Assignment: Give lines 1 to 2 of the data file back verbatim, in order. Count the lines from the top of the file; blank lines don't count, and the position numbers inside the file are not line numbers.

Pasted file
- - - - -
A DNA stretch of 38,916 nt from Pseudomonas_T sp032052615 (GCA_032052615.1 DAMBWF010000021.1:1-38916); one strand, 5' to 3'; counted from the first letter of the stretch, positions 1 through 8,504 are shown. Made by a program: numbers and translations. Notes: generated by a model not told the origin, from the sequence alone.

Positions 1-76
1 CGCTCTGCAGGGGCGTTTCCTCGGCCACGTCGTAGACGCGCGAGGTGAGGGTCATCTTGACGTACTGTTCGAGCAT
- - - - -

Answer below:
A DNA stretch of 38,916 nt from Pseudomonas_T sp032052615 (GCA_032052615.1 DAMBWF010000021.1:1-38916); one strand, 5' to 3'; counted from the first letter of the stretch, positions 1 through 8,504 are shown. Made by a program: numbers and translations. Notes: generated by a model not told the origin, from the sequence alone.

Positions 1-76